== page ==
South Africa is so popular: a wealth of wildlife, untapped beaches, wonderful food and welcoming locals, what do we not like? What’s so popular? This is a big country (about twice France’s size), so we have reduced everything you need to know to prepare for your South Africa tour.
1. You’re applying for a visa?
Some international tourists are expected to visit South Africa and comprehensive information on how to obtain a visa is given on the site of the South African Department of Home Affairs. The visa-free tour of South Africa is available to Europeans, Canadians, Australians, New Zealanders, and Americans for 90 days.
2. Best Time to Come
South Africa is known for its mild warmth and sunshine, with exceptionally moderate temperatures even in the winter months from May to the end of July. Cold, but thermal baths and snow boots are not required. When Cape Town is on your path, note that during the winter the West Cape receives the majority of its rain, so it is better to go there in summer.
3. Currency and budget
The monetary unit of the South African Rand is reasonably priced, from food to housing compared to the EU and the United States. Food and alcohol are extremely inexpensive and there are wonderful restaurants around the world, from fine dining to casual dining, wineries, and markets, no tourist leaves hungry.
4. Come and see
In South Africa, public transport is going to shock many because the infrastructure is not there – it’s not as easy as going on a bus or on a train. The Gautrain, a rail system that stops at major hubs like OR, is being used by travelers in Gauteng (Johannesburg). International Airport. Tambo International Airport. Uber is also common but your best bet is to rent a car for the whole of your stay. Please notice that on major highways the speed limit is 120 km/h (75mph).
South Africa has 11 official languages so that a dash of Afrikans is sure to go a long way. South Africa has 11 official languages. That said, almost everyone speaks South African English, but none speaks less English. The dialect may take a bit of time, but South Africa as a whole is an easy country; the people are friendly and willing to help, especially if you are enthusiastic to learn more about your country.
6. What do you wear?
Pack weather-appropriate clothing according to the regions you are visiting. If you are visiting your bush during the summer months, you will be expected to pack comfortable, closed shoes and a swimsuit. However, you won’t actually safari all the time, and you will wear plenty of leisure and something more formal in the evening.
It’s a tipping country in South Africa. It is normally acceptable in restaurants to put in at least 10 percent and as you do not fill your own cars at the petrol stations, you will also be given a tip.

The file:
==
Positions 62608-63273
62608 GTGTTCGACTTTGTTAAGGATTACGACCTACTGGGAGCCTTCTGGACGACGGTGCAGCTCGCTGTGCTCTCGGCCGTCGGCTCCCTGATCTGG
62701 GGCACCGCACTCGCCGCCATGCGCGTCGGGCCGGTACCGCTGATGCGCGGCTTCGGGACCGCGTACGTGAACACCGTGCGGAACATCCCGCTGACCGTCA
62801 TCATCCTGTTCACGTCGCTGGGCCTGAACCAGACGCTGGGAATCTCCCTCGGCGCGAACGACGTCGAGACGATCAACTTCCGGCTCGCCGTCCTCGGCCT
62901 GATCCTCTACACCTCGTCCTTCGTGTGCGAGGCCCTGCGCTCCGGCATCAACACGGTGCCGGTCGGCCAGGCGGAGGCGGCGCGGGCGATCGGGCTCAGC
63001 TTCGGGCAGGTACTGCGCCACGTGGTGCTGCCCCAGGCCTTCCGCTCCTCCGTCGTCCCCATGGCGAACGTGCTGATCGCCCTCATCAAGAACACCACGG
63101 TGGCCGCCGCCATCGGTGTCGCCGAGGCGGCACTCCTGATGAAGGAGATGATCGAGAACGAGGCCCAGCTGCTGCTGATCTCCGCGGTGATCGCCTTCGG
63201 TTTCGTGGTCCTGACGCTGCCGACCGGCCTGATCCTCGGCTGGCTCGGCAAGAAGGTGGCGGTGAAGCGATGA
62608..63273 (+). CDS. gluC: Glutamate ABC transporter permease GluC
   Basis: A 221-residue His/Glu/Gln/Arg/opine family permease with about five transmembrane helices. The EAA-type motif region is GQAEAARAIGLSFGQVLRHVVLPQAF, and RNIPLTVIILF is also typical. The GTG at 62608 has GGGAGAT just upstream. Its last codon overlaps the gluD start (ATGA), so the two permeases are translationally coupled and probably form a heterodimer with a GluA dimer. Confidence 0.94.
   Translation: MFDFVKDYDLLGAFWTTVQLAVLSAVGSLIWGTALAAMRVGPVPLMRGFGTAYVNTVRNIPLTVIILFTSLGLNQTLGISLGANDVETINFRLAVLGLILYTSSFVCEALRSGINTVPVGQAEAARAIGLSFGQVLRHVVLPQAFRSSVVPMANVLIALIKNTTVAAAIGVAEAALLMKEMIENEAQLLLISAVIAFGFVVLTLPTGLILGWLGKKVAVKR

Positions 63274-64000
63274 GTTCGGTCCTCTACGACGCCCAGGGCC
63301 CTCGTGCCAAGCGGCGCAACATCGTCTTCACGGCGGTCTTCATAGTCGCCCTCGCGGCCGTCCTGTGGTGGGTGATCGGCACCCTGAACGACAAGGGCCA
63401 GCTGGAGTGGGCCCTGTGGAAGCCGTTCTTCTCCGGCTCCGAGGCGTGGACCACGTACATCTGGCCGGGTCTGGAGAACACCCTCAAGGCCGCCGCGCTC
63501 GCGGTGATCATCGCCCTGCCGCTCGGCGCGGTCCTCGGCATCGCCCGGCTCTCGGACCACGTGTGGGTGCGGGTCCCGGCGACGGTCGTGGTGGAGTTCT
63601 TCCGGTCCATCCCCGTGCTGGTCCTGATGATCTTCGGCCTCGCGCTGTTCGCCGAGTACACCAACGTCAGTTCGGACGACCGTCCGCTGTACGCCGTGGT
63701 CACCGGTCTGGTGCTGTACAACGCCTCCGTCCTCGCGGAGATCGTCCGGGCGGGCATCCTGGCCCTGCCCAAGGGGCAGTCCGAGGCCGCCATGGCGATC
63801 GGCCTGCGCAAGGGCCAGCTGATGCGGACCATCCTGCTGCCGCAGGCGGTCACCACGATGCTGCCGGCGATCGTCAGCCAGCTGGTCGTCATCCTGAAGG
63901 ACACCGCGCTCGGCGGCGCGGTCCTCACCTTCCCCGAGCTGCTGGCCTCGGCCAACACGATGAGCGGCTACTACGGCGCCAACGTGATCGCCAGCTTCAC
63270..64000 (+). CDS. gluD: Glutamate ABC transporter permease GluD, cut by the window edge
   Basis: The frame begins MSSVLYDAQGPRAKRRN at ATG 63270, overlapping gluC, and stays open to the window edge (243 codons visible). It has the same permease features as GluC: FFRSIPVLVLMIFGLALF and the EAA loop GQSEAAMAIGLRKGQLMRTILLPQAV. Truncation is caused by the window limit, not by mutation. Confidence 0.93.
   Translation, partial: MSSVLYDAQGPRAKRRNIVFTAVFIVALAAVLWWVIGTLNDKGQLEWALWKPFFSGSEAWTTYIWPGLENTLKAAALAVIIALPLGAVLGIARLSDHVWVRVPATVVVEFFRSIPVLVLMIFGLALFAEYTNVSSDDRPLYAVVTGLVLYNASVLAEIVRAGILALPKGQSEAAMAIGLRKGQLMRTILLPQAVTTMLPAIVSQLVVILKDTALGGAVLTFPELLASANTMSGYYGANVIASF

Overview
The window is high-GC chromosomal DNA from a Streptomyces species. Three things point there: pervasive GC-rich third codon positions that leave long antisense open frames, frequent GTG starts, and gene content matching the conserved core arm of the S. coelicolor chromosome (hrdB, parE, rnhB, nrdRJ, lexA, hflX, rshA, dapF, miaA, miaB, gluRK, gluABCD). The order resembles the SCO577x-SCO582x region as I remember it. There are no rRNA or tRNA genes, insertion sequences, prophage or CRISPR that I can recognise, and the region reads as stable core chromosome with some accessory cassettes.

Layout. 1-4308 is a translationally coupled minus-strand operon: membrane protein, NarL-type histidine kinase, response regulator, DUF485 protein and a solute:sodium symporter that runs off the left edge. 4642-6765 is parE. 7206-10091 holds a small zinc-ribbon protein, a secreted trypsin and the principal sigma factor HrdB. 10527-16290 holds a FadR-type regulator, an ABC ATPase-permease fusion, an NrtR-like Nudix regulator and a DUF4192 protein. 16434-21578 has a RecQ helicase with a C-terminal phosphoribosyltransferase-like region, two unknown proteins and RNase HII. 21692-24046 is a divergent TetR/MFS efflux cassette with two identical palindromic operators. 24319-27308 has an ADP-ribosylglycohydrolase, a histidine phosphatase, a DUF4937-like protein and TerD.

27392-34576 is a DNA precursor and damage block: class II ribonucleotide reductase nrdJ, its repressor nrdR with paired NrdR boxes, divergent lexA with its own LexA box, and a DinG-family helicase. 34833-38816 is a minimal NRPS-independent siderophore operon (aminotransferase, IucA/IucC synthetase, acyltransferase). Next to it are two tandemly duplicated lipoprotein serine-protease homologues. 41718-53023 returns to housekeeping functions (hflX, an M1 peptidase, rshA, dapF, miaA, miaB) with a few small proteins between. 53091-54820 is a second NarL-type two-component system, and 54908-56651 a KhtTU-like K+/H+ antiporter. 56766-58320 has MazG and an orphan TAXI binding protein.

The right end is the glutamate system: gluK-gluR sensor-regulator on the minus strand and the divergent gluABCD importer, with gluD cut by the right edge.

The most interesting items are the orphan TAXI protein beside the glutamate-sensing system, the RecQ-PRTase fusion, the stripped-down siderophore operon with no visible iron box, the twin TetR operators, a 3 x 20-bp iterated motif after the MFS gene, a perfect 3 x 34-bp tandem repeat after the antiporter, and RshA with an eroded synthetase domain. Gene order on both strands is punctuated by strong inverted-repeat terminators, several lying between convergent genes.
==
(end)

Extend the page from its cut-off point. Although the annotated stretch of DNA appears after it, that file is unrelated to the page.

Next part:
8. Eating and drinking
South Africa has an enormous number of restaurants that offer all the food you can think of. There is also a broad variety of items in the supermarkets, making it easy to consume. In the major cities, Tap water can be drunk, but asking if unsure is always wise.
9. Children’s travel
Both minors require their parents’ permission to travel to or from the country. Children under 18 years of age who visit parents must present absolute, uncut birth certificates (including the details of both parents). For more information visit your tour operator or the website of the South African Department of Home Affairs.
10. Where to be
Reservations must be made well in advance, particularly in the peak season in North Africa between November and January. Many options, from self-catering flats and cottages to guest houses, hotels, and backpacker lodges, are open. The accommodation you pick will be totally focused on South Africa on your itinerary, budget, and destination.
South Africa has cellular coverage and you can connect to Wi-Fi anywhere. Please notice that there is no cellular coverage or internet access in certain remote areas such as bush areas. Also, you will certainly need to have adapters connectors, don’t overlook.
12. Health and vaccines
No vaccinations are required on your visit to South Africa, but you must have an international inoculation yellow fever certificate if you enter South Africa from a yellow fever region. Many areas in South Africa are at risk of malaria, and before visiting, consult your doctor. There are plenty of hospitals and pharmacies in the country, just remember to take any medications you take daily on a prescription.
13. Safety and wellbeing
As when traveling to any country, you should keep your room or apartment locked, whether you’re in it or not, and keep valuables, including passports. Stop expensive joysticks, cameras, and valuables in flash displays. This doesn’t mean you should just be conscious of your surroundings and use common sense when you are not using these things.